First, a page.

I also take into consideration rental market level benchmark in the area for a similar size property in similar condition. I also take into consideration any changes in my rental cost (Building insurance/gas-electricity-water cover) to decide on a final rate. Mortgage payment increase if applicable are also considered. All of this factual info helps me set/justify a percentage increase for the year. I will send a formal notice via email to my tenant two months before renewal and follow up with an onsite visit as part of my twice yearly check of the property.
Even if I have good tenants, I will still put the rent up on an annual basis because otherwise I am faced with larger rental increases a few years down the line which will be a big increase rather than small yearly increments. Tenants are not going to leave a good property for a rent increase of £25 - £30 per month, but they will leave if you increase the rent by £100 after 3-4 years of nothing.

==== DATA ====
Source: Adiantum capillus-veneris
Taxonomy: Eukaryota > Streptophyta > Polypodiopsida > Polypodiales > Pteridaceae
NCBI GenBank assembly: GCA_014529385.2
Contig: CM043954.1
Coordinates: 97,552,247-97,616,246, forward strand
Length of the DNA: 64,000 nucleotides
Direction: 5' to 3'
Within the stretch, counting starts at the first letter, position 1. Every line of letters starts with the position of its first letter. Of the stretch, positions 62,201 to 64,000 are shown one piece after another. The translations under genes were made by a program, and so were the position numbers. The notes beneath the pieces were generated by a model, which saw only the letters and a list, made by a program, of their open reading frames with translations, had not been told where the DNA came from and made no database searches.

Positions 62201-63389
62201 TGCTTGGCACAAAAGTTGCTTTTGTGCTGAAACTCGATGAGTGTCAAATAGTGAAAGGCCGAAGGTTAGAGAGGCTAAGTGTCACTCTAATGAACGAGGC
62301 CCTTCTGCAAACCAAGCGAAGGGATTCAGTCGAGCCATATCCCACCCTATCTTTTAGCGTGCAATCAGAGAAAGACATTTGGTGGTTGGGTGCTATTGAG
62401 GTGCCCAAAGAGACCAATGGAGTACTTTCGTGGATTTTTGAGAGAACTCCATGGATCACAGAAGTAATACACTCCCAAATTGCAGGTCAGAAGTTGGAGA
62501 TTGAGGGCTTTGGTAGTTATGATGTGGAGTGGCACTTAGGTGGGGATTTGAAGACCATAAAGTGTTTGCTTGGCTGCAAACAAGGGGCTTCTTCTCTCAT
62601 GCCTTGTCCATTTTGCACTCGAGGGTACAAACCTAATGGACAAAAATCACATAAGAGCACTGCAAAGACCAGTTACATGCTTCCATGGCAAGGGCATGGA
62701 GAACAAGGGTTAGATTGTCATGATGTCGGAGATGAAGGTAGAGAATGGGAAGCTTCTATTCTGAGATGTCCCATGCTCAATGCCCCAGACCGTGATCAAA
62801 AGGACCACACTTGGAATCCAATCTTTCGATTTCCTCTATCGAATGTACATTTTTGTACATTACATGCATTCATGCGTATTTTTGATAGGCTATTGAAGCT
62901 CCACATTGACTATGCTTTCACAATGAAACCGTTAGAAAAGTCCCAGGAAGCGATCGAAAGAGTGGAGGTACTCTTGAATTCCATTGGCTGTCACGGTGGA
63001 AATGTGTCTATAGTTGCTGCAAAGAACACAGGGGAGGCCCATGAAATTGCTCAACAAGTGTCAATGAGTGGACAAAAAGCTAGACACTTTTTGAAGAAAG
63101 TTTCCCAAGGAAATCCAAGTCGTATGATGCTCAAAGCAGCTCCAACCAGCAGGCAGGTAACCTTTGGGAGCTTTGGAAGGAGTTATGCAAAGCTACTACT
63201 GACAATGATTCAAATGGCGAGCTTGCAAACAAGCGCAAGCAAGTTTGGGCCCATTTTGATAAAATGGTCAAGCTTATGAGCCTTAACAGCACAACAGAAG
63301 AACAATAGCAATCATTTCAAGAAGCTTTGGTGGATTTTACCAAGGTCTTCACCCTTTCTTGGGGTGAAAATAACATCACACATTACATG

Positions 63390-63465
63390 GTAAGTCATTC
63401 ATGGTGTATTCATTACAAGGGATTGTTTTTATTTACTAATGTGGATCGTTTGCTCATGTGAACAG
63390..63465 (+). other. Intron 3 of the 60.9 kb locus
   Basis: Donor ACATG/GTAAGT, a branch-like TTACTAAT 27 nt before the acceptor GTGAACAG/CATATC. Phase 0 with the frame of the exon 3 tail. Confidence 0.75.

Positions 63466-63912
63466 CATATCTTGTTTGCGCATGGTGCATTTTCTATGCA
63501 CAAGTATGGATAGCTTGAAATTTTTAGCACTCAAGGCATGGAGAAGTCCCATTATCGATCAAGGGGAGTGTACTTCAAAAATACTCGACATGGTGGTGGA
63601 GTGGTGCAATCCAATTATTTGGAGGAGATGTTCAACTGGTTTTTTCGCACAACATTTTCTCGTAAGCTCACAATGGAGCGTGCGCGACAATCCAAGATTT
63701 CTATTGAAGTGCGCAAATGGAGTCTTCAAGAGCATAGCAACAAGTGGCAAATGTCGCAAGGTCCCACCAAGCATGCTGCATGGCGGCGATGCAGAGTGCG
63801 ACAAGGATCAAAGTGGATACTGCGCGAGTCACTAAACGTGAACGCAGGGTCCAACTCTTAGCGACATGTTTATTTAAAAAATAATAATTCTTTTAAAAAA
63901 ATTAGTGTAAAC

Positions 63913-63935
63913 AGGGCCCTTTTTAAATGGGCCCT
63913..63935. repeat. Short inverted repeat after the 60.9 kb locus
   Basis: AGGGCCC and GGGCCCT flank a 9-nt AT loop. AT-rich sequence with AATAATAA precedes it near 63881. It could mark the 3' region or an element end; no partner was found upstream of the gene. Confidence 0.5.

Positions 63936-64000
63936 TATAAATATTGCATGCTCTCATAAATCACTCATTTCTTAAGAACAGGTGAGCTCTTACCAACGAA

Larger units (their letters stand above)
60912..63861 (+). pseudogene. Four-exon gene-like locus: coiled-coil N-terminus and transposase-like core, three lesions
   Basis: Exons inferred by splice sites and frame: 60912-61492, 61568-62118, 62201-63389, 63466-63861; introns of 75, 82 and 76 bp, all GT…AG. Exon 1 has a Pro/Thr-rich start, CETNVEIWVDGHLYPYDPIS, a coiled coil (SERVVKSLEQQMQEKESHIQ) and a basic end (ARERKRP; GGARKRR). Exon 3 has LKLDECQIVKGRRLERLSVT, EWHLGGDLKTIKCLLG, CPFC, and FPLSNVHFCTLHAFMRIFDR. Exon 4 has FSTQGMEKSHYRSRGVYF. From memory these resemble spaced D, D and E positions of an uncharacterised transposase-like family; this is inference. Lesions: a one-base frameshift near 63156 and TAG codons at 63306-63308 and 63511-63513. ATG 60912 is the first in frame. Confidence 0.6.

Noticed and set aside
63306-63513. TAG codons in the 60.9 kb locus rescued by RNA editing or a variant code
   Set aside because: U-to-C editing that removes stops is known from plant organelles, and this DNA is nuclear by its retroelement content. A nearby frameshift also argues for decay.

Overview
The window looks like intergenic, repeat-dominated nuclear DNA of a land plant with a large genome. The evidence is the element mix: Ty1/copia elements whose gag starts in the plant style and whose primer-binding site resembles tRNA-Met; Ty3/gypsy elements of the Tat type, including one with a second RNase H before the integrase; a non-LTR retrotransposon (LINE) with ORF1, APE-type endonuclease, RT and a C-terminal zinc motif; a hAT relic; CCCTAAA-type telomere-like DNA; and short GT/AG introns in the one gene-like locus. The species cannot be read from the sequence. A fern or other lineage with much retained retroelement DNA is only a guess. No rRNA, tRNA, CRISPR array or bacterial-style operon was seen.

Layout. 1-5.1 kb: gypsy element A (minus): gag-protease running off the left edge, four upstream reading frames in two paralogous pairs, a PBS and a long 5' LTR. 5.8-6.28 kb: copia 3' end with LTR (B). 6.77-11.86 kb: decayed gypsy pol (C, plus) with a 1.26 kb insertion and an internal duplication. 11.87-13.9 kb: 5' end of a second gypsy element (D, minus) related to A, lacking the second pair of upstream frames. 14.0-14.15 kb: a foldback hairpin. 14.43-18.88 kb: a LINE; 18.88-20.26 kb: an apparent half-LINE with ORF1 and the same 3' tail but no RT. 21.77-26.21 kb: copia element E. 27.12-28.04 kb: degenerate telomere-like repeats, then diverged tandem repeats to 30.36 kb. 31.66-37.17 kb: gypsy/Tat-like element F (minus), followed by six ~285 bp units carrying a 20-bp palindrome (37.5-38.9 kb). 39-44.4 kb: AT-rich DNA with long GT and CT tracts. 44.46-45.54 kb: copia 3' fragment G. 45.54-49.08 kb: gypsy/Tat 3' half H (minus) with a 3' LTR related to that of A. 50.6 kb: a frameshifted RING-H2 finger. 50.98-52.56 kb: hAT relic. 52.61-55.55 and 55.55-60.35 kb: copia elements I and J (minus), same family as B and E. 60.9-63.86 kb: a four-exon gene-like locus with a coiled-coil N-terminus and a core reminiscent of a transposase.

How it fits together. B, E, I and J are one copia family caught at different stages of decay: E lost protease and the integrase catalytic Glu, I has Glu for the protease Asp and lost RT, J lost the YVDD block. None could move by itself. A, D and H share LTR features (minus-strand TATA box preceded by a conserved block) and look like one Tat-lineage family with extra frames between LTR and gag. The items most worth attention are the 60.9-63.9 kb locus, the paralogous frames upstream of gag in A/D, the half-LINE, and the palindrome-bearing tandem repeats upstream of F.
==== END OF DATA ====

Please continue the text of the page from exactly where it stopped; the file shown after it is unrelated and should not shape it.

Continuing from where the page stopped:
Also, as a property investor, I view my BTLs as an investment which needs to be growing each year in line with inflation etc. With regards to notifying my tenants of the rent increase, I send them an email or letter two months before their contract ends, asking if they wish to stay for another year, whilst letting them know what the new rent will be. I also send out their new contract with the increased rent added.
The second thing is to ensure you have a paragraph in your Assured Shorthold Tenancy Agreement advising your Tenants that there WILL BE a rent increase of approx xx% after 1 year. The percentage could be the rate of inflation or perhaps 1 or 2 percent more (If the rent you're charging falls into the right bracket for your area and you have great tenants who take care of your property as if it's their own, then I would strongly suggest you don't increase the rent for a couple of years). However, if you really HAVE TO increase it, then you're covered by the condition you've entered in your Tenancy Agreement, which they've signed. You'd send them an email or letter giving them 1 month's notice and refer them to the paragraph in the Tenancy Agreement.